… a horrible octopus attempt:

(which wasn’t quite as bad after cleanup):

… and then the Minecraft pickaxe I printed. 😀 :

The Minecraft pickaxe print did not go without incident. At one point I paused, triggering a bug I’d seen in either the RepRap Host software or the 5D firmware where it would print at incredibly slow speeds:

Despite that, I ended up with my deliberately-heavily-pixelated pickaxe:

Maybe I could use this pickaxe to dig West. 🙂

Then sometime in August, I saw a Google+ post by Forrest Higgs saying how he finally bought a proper crimping tool and was now making harness cables about ten times faster. Ever since the time that I’d initially found header housings/pins on mouser and shuddered at the crazy crimper price I saw there ($267.45 on! AAGH!), I’d dreamed of being able to crimp correctly (but I wasn’t spending that crazy money on some professional crimper). It turns out an excellent crimper can be found for about a tenth of the price. He pointed me at these URLs:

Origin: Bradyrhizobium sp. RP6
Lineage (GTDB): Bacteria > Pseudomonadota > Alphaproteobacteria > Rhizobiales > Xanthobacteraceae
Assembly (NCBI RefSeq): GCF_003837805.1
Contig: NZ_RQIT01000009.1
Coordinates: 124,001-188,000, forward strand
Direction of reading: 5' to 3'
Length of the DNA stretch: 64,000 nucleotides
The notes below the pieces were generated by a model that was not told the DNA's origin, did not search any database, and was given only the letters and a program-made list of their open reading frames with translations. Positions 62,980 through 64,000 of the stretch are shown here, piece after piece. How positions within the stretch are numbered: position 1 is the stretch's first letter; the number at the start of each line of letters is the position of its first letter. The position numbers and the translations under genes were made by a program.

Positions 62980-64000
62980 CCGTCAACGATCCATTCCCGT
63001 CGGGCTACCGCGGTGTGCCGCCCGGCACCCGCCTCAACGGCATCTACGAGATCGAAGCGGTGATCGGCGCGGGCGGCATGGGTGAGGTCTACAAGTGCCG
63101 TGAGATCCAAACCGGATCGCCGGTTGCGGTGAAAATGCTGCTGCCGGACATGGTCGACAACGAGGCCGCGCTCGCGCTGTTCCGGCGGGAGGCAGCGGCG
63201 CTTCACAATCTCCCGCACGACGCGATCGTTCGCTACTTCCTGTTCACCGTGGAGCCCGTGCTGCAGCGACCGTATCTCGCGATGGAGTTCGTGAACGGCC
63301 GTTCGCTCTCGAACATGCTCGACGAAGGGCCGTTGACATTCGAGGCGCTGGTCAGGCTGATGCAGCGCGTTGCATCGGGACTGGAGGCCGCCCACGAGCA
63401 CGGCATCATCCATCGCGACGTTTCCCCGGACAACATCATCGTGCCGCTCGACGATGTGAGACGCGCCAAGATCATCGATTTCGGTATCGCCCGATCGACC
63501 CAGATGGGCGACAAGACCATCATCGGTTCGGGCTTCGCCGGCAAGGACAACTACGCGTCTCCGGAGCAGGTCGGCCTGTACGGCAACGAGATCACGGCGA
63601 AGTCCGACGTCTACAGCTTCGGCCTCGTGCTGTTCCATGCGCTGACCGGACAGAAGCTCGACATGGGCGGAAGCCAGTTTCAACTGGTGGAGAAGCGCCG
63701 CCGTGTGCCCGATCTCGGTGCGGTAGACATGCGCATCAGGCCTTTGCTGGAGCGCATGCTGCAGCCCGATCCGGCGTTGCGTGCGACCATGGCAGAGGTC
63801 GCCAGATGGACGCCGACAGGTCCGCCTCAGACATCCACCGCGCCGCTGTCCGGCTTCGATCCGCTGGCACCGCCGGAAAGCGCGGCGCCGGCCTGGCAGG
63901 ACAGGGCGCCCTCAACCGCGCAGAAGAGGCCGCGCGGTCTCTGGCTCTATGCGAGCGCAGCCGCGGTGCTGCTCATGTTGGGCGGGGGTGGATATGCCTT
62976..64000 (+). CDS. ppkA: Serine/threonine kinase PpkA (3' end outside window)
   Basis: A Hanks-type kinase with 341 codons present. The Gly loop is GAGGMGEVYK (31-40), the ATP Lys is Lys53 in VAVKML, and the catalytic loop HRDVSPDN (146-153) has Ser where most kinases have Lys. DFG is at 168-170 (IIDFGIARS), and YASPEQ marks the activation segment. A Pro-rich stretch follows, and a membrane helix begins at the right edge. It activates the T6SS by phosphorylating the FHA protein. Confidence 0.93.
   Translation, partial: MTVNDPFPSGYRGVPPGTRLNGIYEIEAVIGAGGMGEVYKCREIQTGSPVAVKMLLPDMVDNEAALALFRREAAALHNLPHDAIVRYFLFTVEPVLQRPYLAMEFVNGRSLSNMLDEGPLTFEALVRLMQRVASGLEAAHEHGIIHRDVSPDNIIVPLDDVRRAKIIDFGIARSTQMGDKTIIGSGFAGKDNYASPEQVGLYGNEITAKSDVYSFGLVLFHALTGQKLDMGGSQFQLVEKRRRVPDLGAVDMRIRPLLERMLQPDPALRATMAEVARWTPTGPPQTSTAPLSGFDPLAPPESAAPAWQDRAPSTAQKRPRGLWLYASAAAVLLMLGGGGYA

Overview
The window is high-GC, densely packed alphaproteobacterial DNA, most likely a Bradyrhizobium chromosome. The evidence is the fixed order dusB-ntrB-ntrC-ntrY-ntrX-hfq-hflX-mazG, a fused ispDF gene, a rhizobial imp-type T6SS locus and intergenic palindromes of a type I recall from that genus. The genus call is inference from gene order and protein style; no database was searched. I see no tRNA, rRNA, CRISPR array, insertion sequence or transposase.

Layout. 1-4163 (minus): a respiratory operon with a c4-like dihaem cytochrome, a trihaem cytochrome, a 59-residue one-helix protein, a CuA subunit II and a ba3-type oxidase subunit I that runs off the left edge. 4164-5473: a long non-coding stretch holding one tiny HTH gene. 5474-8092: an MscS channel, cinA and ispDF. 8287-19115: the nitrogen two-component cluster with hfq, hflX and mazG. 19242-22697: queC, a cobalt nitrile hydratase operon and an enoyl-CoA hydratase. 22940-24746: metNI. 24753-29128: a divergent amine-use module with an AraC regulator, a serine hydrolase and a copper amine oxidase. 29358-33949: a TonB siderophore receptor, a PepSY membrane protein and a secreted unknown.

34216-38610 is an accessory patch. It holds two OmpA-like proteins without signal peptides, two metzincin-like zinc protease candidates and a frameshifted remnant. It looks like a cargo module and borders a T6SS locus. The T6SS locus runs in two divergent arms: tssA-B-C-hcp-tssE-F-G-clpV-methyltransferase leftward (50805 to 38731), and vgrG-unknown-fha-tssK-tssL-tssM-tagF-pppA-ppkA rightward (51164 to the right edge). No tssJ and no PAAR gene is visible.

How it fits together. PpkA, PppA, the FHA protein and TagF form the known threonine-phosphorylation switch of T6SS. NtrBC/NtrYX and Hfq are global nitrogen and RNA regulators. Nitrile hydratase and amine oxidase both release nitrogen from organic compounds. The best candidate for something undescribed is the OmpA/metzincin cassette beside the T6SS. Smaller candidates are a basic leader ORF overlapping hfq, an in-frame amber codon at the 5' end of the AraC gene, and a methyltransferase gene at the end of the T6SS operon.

Crimping Tool: 0.08-0.5 mm² Capacity, 20-28 AWG

Female Crimp Pins for 0.1″ Housings 100-Pack
($5.95 for 100)

0.1″ (2.54mm) Crimp Connector Housing: 1×2-Pin 25-Pack
($0.69 for 25)

(and there are 1×3, 1×4, and 1×1 housings too).

These changed everything. They took crimping headers from a painful headache experience to something easy and satisfying. You’re insane if you don’t go buy one of those crimpers now. It ratchets, tightens everything exactly as tight as it needs to be, and the pins just slide perfectly into those housings and make that satisfying “click”.

Here is the crimper that arrived at my house:

Here was video that Forrest pointed me to as well that shows how to properly use one of these crimpers:

The only things about that video that aren’t as good as they could be are:
1) The crimper shown is one of the cheap horrible kinds that don’t even ratchet.
2) It seems like he’s skipping a step. I, at least, first crimp the clip around the insulation, then I crimp the inner piece around the wire. To crimp the clip around the insulation, I usually hold the female pin on the wire and use regular pliers to make a temporary crimp against the insulation, then I crimp the insulation part, then I crimp the smaller conductive wire part with another sized notch in the crimper.